It’s been said that ballplayers all want to be rappers and rappers all want to play ball. There are examples of this throughout each field; Drake and Migos have a heated behind-the-scenes basketball tournament on their Aubrey And The Three Amigos, 2 Chainz is well-known for his hoop acumen, and rappers of every ilk are participating in celebrity games both tied to the NBA and independently.
Meanwhile, the Portland Trailblazers’ Damian Lillard is two albums into a burgeoning career as a rap star, while Lonzo Ball pushes out singles and even diss tracks directed at his fellow young Lakers. And who could forget the infamous “K.O.B.E.?”
However, for what could possibly be the first time in hip-hop history, there is a new persona with a foot firmly planted in each realm. Harlem’s Sheck Wes, the 19-year-old phenom behind viral hit “Mo Bamba” — titled after a much-touted rising hoop star and Sheck’s acquaintance — wants to be the first rapper to have mega success in hoops world and the first hooper to win a Grammy. As he told Pitchfork’s Timmhotep Aku, “I want to win Nobel Peace Prizes, as many Grammys as I can, Emmys, Golden Globes, VMAs, everything. I want to play in the NBA. I’m dead serious.”
Now, after the runaway success of “Mo Bamba” — 6.9 million plays on Youtube, permanent summertime residence on the Spotify Viral 50 list, and over 6.6 million plays on the original SoundCloud post — Sheck really is only one more solid hit away from accomplishing those goals.
The inevitability of his stardom is evident in his near ubiquity. In just a handful of months he’s gone from relative unknown to regional breakout, from signing to Kanye West’s revamped GOOD Music roster thanks to the machinations of Cactus Jack sub-label President Travis Scott to everyone’s favorite guest star, popping up on Travis Scott’s new album, sharing billing on Travis’ upcoming “Wish You Were Here” Astroworld tour, and even receiving the coveted Drake co-sign.
Sheck is a man of many hustles; aside from playing ball, he’s been a model and designed clothes. The latter was born of his gig as a model in shows and of a fascination with Kanye’s own side hustle, as he told Pigeons & Planes that he once skipped one of his own playoff basketball games to attend Kanye’s Yeezy Season 3 fashion show in New York. There’s a reason behind his mad work ethic though; a recent trip to his parents’ origin nation of Senegal reminded him of obligations outside of himself. “I finally got my why, I always used to search for a why to explain why I’m doing what I’m doing,” he told P&P. “I went to Africa and I was like, ‘Man I gotta do this shit for these people.’ This is my why and that’s a big enough why. It’s meaningful.”
Of course, right now, Sheck is focused on pursuing the success of “Mo Bamba” with another standout hit before its buzz fades away. While going on tour with Travis and popping up at Drake shows is all well and good and will undoubtedly deepen his connection with existing fans, the one surefire way to draw in new listeners in the kind of numbers that sustain a career has been and will always be to keep dropping new music. “Mo Bamba” — itself a follow-up of under-the-radar banger “Live SheckWes Die SheckWes” — is a hard act to follow.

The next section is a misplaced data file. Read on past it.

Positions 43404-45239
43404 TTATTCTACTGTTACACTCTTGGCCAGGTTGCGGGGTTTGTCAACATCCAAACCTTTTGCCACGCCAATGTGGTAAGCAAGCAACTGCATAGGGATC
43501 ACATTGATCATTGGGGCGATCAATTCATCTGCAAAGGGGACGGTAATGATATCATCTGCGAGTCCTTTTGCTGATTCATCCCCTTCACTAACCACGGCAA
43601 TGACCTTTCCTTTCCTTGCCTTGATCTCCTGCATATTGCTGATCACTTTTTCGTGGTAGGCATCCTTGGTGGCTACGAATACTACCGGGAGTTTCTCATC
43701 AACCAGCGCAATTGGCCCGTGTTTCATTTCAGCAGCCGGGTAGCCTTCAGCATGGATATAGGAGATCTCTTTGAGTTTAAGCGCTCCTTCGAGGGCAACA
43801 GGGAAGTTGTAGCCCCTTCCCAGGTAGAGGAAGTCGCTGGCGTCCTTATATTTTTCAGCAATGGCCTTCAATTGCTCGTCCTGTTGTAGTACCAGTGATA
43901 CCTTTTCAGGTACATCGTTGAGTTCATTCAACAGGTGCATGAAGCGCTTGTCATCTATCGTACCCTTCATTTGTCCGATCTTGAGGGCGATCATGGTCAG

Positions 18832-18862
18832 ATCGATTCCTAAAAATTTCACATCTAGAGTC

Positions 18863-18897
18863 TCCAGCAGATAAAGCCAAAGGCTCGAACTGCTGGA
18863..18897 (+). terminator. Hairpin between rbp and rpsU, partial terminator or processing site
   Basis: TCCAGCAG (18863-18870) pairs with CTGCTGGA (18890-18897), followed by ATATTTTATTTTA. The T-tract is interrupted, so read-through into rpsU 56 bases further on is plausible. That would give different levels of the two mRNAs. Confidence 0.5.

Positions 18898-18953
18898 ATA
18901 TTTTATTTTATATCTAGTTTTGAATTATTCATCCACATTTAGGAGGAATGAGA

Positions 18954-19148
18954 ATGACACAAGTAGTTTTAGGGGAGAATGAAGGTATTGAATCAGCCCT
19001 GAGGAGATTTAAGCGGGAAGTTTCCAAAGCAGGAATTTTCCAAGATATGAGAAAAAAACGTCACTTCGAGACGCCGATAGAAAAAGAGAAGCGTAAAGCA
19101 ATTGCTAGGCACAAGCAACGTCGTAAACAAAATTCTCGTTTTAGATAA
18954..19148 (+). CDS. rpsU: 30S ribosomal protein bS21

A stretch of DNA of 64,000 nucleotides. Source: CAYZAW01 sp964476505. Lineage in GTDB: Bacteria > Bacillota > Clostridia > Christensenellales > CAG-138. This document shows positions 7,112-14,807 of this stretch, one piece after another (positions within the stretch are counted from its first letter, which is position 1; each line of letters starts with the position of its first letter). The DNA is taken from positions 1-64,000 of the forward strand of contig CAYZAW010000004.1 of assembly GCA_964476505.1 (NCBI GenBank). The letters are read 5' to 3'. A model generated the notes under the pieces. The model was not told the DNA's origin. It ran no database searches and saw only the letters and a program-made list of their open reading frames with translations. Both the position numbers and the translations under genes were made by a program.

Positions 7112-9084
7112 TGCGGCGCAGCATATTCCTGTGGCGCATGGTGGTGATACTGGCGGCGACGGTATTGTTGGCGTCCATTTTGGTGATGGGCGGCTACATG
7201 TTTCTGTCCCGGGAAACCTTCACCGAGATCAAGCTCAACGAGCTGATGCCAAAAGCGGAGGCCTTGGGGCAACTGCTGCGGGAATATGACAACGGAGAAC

Comparing his own rise in fame to that of recently-drafted Orlando Magic center Mohamed Bamba, Sheck Wes named the song after his friend when Mo asked him to put Mo’s name in a song at the studio one day. The skeletal track, provided by producer 16yo, provides the backdrop for Sheck’s ballistic delivery as he coughs his way through eminently catchy hooks that reference coaches and recruiters calling Mo and drawing the direct line to his own experience with label A&Rs. Played on a system with sufficient bass, it sounds a lot like a party at the end of the world, like the planet is shaking itself apart, while the listeners are too busy dancing to care.
The video for the song showcases Sheck’s exuberant, eccentric personality. He wheels around on a motorized wheelchair with a walking boot from a real injury strapped to his leg. The plot loosely follows that of the 1994 college hoops movie Blue Chips, or really, any of the plethora of recent recruiting scandals that have drawn criticism of the NCAA and college basketball programs that many say exploit young athletes.
The parallels to those of the rap game are chilling, but played casually and for laughs, although you get the sense that under all the physical comedy, Sheck is very clear on where he stands in the equation. He tosses the recruiters’ duffle bag of money to the hood, echoing back to his earlier statement that he has to do it for the people around him. The video and song speak to a sharp mind, but one willing to use unconventional means to achieve Sheck’s goals.
He’ll have to use all of that creativity and surprising verve to unlock his next hit. While “Chippi Chippi” and “Do That” have followed “Mo Bamba,” neither has quite tapped into the same vein of near-universal appeal. That’s okay, though, they’ve shown something else — that Sheck Wes has the range to create outside of the pocket that “Mo Bamba” found, that he can shift gears as easily as he switches hustles, and that the same creative mind that can see the parallels between college hoops recruitment and Soundcloud rap scavenging is still operating at peak efficiency. The question of whether or not Sheck has another hit in him is a foregone conclusion — it’s a resounding “yes.” Instead, the question should be whether or not the world will be ready when he inevitably drops it.